Quick Links: Key Facts | Best Time To Go | Passport & Visa | Health & Safety

Key Facts

 

Capital
Language
Timezone
Currency
Flight Time
Rome
Italian
GMT +2
Euro (€)
3 Hours

 

When’s the best time to go?

From bustling cities packed with history and culture like Rome, Naples and Venice to the fashion hotspot of Milan and the beauty of the Amalfi Coast, it’s easy to see why Italy is such a popular destination all year round. Our Italy travel advice is here to help you make the most of your trip to this beautiful country.

Cities like Rome, Florence and Venice can be pretty crowded during the hot, dry summer months, with temperatures peaking between 26°C and 30°C. If you prefer fewer queues at tourist attractions and cooler temperatures, the best time to visit Italy is in the spring from April to June or in September or October, when temperatures range from 15°C-23°C on average.

The weather can vary depending on where you are in the country, but generally speaking, autumn in Italy can be rainy, while winters, especially in the north, can be cold, damp and foggy, especially if you’re visiting the coast. Head up to the Italian Alps during the winter and you’ll encounter good skiing conditions. For sightseeing or winter sports, the autumn and winter months are particularly popular, while coastal resorts or cities such as Venice are best visited in the spring and summer months.

Italy Weather Overview

Jan | Feb | March | April | May | June | July | Aug | Sept | Oct | Nov | Dec

 

What should I pack?

If you’re heading to Italy in the summer months, you’ll almost certainly need plenty of sun cream, a hat and some sunglasses, while if you’re planning a beach break here then swimwear and something to cover up with is also essential.

Don’t forget your camera, as you’ll find plenty of scenic destinations and historic monuments to photograph. We recommend you pack an extra memory card too, especially if you’re heading for super-scenic locations like Rome, Florence, or Venice.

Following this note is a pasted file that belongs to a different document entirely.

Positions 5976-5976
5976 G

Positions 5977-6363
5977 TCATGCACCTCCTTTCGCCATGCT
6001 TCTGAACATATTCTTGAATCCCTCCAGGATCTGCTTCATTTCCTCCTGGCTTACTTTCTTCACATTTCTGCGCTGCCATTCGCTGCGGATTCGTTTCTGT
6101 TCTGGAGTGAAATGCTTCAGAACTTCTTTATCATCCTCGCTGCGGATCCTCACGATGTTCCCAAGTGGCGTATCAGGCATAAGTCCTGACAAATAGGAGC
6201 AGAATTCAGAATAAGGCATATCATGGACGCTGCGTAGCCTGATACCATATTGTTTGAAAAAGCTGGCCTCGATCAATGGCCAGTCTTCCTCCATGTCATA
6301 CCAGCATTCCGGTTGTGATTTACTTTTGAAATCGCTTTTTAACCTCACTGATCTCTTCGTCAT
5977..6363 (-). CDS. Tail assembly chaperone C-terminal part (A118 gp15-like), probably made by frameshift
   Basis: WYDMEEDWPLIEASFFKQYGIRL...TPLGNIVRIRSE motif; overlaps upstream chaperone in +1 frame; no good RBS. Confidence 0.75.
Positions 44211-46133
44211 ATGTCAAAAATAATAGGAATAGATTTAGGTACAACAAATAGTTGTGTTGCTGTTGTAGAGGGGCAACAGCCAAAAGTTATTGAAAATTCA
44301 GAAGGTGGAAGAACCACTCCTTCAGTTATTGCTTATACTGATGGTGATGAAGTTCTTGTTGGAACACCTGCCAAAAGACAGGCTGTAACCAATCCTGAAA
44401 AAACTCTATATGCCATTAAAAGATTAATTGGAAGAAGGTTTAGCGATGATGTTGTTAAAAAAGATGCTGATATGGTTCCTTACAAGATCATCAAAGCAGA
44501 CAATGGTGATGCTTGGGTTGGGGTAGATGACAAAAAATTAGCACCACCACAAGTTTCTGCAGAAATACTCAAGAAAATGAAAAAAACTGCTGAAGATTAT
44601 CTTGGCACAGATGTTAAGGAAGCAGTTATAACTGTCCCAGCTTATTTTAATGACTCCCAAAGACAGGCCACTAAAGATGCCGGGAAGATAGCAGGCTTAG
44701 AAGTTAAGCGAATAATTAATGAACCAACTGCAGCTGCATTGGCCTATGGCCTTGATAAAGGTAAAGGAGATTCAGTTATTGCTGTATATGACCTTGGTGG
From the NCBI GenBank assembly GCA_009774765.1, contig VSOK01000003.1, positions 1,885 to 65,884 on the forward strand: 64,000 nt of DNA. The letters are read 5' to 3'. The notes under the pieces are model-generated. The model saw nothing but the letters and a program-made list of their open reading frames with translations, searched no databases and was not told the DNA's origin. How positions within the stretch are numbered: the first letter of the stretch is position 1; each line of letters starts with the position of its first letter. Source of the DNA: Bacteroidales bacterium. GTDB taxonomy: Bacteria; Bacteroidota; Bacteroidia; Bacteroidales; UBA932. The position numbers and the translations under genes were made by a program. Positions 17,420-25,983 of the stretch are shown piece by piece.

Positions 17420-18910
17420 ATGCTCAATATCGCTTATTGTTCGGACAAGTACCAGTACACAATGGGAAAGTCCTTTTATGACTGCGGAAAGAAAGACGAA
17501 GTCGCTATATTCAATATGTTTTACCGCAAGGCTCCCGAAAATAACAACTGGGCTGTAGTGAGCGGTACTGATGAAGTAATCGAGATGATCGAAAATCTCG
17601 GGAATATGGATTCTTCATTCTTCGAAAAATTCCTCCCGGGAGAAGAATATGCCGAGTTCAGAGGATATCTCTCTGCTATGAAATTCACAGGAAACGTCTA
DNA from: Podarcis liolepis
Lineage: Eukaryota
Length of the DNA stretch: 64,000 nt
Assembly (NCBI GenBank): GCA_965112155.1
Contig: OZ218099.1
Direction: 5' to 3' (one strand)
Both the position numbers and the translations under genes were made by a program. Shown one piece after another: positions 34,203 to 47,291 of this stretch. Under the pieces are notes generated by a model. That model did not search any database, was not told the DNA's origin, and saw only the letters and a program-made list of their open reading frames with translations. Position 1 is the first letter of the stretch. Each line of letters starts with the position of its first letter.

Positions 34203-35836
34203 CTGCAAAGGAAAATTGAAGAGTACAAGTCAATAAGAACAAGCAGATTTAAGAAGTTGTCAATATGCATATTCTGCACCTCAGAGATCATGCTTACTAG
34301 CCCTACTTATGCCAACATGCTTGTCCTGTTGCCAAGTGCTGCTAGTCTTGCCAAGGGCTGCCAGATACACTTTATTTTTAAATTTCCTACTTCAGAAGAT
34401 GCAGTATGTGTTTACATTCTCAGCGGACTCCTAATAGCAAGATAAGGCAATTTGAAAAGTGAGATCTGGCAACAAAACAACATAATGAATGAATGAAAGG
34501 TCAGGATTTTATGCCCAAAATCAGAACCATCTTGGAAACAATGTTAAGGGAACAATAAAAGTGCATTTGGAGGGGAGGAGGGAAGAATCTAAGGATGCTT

For trips during the winter months, a light jacket or waterproof is a good idea for rainy days or cooler evenings, while comfortable footwear is a must for sightseeing.

 

Passport and Visas

Do I need a passport?

Anyone travelling to Italy will need a passport. Your passport will need to be valid for the entire length of your stay, but it doesn’t need to be valid for any specific period of time beyond this.

For more information on passports for Italy and details of the country’s entry requirements, head to https://www.gov.uk/foreign-travel-advice/italy/entry-requirements. 

Do I need a visa?

British citizens visiting Italy as tourists do not need a visa. If you’re unsure whether or not you will need a visa, it’s best to check with the Italian embassy.

For more Italy visa information as well as details of entry requirements to the country, head to https://www.gov.uk/foreign-travel-advice/italy/entry-requirements.

 

Health and Safety

Should I get travel health insurance?

Comprehensive travel and health insurance cover is always recommended for any trip abroad. If you have an accident on holiday or fall ill, you may need emergency medical treatment, which could cost you a fortune if you don’t have insurance. You should check through your policy paperwork before your trip to ensure you’re aware of what is and what isn’t covered. It’s also a good idea to check whether or not you’ll be covered for any activities you’re planning for your trip.

Any other tips?

  • The currency here is the Euro. Cash machines are generally easy to find, especially in larger towns and cities, but your card issuer may charge you a fee to withdraw cash using your credit or debit card.
  • When travelling in large cities such as Rome or Naples, exercise caution and keep sight of your belongings. Don’t leave valuables or large sums of cash unattended in public areas.
  • In Italy you must be able to show some form of ID at all times, so it’s a good idea to carry your passport or a photocopy of the main page of your passport with you.
  • Although many Italians speak English, it’s polite to learn a few words of Italian and you’ll find the locals will warm to you if you try to talk to them in their language, no matter how bad your pronunciation.
  • For more information and travel advice for your trip to Italy, head to https://www.gov.uk/foreign-travel-advice/italy.